Last Thursday morning, as I was surfing my usual radio station medleys on my drive to work, I stumbled across a humorous Valentine’s Day promotion. Hot 99.5 was offering men who had not yet made Valentine’s Day dinner reservations the chance to win pre-made reservations at popular local restaurants. In exchange for the gift, the men had to imitate how mad their female significant others would be if they found out that the men had nothing planned for the big day. While male impressions of female nagging can be hit or miss, two of the three I heard were hilarious. (more…)
There is an episode of Sex and the City where the protagonist is dating a short story writer who, ironically, prematurely ejaculates. When I watch that episode in the company of male friends, they burst out laughing during the scene where we first witness Mr. Man’s sexual difficulty. Immediately thereafter, that hearty laughter turns to thinly veiled nervous laughter. Female friends, however, have never laughed. In contrast, they have tended to sympathize with the protagonist’s frustration with her partner — not so much over his sexual difficulty, but over his disinterest in discussing it with her. (more…)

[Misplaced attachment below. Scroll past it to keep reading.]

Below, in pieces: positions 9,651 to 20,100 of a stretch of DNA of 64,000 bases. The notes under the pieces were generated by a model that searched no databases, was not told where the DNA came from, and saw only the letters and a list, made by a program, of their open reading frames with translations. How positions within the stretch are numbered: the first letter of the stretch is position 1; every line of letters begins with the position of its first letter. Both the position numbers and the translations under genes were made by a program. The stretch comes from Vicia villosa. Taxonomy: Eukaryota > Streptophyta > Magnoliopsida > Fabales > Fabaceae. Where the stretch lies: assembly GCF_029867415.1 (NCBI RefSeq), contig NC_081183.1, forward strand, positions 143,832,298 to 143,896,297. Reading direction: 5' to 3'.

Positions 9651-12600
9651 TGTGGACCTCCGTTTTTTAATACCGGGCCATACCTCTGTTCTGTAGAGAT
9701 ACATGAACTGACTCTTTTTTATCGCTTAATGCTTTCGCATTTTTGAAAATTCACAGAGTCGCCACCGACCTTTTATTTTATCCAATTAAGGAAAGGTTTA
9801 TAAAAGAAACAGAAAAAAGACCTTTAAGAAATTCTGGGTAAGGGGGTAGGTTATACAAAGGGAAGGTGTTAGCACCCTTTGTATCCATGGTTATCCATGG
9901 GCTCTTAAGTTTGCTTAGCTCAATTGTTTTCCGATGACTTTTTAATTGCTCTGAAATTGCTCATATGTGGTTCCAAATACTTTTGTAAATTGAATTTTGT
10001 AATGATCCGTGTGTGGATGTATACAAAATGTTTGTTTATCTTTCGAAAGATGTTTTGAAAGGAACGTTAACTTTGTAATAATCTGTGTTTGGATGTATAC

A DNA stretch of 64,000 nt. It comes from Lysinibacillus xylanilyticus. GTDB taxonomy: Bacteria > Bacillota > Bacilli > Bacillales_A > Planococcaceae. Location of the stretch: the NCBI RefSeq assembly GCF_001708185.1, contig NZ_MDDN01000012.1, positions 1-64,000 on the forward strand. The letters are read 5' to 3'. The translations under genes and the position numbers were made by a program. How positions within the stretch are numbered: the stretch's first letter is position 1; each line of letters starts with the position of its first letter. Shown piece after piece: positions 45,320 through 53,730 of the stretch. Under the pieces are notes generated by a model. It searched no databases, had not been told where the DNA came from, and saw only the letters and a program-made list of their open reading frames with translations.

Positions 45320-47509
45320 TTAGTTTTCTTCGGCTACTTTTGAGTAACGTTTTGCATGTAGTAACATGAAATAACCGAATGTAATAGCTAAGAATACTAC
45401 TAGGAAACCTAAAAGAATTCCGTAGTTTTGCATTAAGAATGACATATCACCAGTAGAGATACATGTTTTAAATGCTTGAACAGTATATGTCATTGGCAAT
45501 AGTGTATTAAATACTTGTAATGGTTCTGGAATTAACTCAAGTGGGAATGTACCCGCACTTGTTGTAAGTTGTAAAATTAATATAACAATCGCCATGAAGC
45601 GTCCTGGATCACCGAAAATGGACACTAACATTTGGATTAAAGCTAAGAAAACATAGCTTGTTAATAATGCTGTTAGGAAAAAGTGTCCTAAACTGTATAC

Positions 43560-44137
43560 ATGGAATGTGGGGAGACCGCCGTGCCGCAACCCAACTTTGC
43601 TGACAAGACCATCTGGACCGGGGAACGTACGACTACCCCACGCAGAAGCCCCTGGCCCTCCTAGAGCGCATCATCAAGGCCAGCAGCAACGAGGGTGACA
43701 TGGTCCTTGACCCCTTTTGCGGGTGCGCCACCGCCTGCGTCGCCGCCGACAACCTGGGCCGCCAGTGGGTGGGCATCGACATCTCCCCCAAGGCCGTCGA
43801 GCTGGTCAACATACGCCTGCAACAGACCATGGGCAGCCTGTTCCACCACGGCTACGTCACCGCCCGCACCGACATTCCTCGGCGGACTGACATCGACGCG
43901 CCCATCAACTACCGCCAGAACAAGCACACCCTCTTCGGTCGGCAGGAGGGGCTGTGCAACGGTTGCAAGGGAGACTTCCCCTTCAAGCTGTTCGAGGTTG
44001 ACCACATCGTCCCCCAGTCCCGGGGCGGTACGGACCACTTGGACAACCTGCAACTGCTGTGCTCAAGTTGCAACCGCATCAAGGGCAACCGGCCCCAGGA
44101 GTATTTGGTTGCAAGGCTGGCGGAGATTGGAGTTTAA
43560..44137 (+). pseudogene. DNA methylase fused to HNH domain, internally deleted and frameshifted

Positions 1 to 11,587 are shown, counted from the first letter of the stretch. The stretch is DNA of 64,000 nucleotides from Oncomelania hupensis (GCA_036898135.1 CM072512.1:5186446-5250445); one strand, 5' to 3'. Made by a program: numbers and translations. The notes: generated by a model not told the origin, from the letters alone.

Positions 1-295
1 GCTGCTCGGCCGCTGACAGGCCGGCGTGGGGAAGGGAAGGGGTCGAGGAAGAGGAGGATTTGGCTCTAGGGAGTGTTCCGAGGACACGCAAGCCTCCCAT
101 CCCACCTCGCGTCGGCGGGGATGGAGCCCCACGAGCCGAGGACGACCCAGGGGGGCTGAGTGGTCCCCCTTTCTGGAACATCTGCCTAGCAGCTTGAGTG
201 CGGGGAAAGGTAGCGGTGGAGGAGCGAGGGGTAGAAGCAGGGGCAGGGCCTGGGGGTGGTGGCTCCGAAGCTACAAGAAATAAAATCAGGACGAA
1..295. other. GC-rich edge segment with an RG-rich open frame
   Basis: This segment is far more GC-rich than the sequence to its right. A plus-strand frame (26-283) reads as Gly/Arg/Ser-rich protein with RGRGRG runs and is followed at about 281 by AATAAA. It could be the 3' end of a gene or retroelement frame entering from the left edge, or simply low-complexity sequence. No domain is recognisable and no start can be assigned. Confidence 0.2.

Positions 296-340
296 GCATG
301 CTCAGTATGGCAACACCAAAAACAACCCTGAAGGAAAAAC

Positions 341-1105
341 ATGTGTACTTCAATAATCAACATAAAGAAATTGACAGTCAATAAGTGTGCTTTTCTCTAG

In college, I was once in a class of mostly women and found myself inexplicably drawn to one classmate. She had a feminine name by birth, but her friends called her by a masculine nickname, which I thought was awesomely badass. While I didn’t know enough about her to be attracted to her personality, she was visually captivating. Something about her harmonic voice, sweet smile, svelte figure, and soft, highlighted blonde curls regularly captured my attention. I used to feel myself blushing when we would occasionally make eye contact. (more…)
Recently, someone remarked that I date pathetic men. To my ex-partners who may be reading this, I certainly don’t think any of you are pathetic, and I apologize that this person has perceived you as such. While I bear a strong preference for sexually-inexperienced men who prefer to play an exclusively submissive role in intimate relationships and have ample emotional baggage, I would like to clarify to onlookers that fewer than half of the men I’ve dated meet these qualifiers.
My feelings aside, that comment got me thinking — what does it mean to be a pathetic man in our society? (more…)
When I was twenty, I met a woman who remarked that she wanted to have a baby someday because that child would love her unconditionally. “HAH!!” I rudely retorted. “Relationships require constant maintenance. In the end, it is your child’s choice of what kind of relationship to have with you, if any. If you want unconditional love, get a dog.”
Since girlhood, I have always assumed I would have my own children someday because I love kids, and that’s what grown-ups do — reproduce. Recently, however, I have begun to question that assumption for the first time. Why make babies? (more…)
This post hit especially close to home for me, as this is an emotionally-charged topic which I have discussed at length with numerous romantic partners, friends, and family members. Goodness forbid that some of us value our individual identities as well as our familial ones. I say it’s high-time to ditch the name-change-for-women expectation.